Rational numbers are countable. They are also order dense. Intuitively shouldn't it make irrational numbers also countable. I have seen proofs explaining R is uncountable . This along with countability of rationals implies irrationals are uncountable.

Can anyone provide me with good intuitive explanation why irrationals are uncountable? I am a beginner and any help would be greatly appreciated. Thanks.

  • You named the correct explanation: because $\mathbb R$ is uncountable. It is often confusing to know that between two rationals there exists an irrational and between two irrationals there exists a rational and yet their cardinalities differ. – Hagen von Eitzen Jan 31 '14 at 14:54
  • Look up Cantor's diagonal argument. :) I agree; it is counter-intuitive! It's a strange world we live in. – Eric Auld Jan 31 '14 at 14:55
  • After looking up Cantor's diagonal argument, you can modify it slightly to directly produce an irrational number as the "diagonal example". In this way, you can prove the uncountability of the irrationals directly, without using the countability of the rationals. – Andreas Blass Jan 31 '14 at 14:56
  • More precisely, Cantor's argument will show that $\mathbb{R}$ is uncountable, and then since $\mathbb{Q}$ is countable, it follows that $\mathbb{R}\setminus \mathbb{Q}$ is uncountable. – Eric Auld Jan 31 '14 at 14:56
  • @AndreasBlass can you give me more detail on that? Thank you – Sriram Natarajan Jan 31 '14 at 14:59
  • For example, you can use every second digit for diagonalizing (i.e., make the $2n$-th digit of your diagonal number different from the $2n$-th digit of the $n$-th number in a given list) and then choose the odd-numbered digits of your diagonal number in some non-periodic way, thereby ensuring that the number is irrational. – Andreas Blass Jan 31 '14 at 15:01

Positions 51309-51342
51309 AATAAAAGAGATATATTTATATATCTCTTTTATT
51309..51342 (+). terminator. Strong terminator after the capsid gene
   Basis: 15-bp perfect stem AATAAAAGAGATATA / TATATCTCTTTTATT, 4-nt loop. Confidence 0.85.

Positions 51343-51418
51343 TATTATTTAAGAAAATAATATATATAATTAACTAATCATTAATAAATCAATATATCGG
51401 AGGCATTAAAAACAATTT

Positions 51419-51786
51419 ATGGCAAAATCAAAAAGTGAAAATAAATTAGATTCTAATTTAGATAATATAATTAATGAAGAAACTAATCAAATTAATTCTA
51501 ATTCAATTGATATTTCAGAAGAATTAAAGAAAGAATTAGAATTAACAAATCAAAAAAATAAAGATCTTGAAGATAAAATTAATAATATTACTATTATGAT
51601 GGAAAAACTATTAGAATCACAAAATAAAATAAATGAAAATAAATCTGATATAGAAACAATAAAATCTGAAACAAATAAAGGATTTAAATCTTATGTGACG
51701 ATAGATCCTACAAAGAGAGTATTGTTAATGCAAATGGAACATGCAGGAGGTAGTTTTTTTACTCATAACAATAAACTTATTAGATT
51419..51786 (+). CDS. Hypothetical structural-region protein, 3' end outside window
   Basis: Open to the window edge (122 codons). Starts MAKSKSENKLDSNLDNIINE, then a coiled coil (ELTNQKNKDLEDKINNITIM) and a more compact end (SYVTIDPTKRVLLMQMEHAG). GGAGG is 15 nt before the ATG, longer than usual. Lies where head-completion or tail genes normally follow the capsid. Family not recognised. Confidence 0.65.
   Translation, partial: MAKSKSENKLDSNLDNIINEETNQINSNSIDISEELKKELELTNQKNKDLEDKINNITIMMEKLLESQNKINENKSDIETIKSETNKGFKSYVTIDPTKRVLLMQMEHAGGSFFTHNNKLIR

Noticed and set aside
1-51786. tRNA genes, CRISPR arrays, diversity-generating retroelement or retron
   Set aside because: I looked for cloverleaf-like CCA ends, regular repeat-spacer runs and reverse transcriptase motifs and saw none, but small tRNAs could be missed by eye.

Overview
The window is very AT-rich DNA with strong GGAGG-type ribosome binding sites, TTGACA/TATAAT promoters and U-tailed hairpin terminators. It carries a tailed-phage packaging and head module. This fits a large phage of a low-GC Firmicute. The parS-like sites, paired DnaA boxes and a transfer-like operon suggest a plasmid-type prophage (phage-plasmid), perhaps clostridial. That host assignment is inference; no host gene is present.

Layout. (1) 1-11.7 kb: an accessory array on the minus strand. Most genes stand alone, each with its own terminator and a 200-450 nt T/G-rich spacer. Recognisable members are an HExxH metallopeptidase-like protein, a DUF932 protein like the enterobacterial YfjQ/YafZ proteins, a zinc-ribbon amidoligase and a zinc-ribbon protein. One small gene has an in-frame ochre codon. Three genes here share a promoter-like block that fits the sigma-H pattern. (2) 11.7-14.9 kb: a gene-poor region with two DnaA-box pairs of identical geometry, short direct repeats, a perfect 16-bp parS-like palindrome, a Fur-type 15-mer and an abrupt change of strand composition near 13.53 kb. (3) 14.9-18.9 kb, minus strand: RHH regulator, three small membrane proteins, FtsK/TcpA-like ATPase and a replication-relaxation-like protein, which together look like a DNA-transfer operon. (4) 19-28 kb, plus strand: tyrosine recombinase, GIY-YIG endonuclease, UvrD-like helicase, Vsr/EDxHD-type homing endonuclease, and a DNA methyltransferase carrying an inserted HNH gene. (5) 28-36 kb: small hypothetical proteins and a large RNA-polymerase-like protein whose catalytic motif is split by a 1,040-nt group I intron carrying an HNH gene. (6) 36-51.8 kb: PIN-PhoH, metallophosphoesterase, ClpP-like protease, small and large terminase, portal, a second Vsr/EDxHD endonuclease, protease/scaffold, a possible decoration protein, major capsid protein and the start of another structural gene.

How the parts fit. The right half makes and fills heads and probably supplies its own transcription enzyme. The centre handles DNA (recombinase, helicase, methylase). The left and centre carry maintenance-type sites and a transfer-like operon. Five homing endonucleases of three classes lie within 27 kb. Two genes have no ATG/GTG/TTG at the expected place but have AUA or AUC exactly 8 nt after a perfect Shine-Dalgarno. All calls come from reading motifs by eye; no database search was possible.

• There are literally an infinite number of questions on this topic on this very site. Did you try searching first? (There is a **Related** list on the side, and you can find two threads which might answer your question right there. And there are more. Many more.) – Asaf Karagila Jan 31 '14 at 15:02
  • The way the question is asked you may want to add the intuition tag. – kleineg Jan 31 '14 at 15:07
  • Here are some discussions on the topic: [This one](http://math.stackexchange.com/questions/18969/why-are-the-reals-uncountable) and [that one](http://math.stackexchange.com/questions/732/proof-that-the-irrational-numbers-are-uncountable) and also [this one](http://math.stackexchange.com/questions/114087/why-arent-all-dense-subsets-of-mathbbr-uncountable). There is one more, which I am going to suggest as a duplicate, as it is centered about an intuitive explanation, which seems to be what this question is all about. – Asaf Karagila Jan 31 '14 at 15:14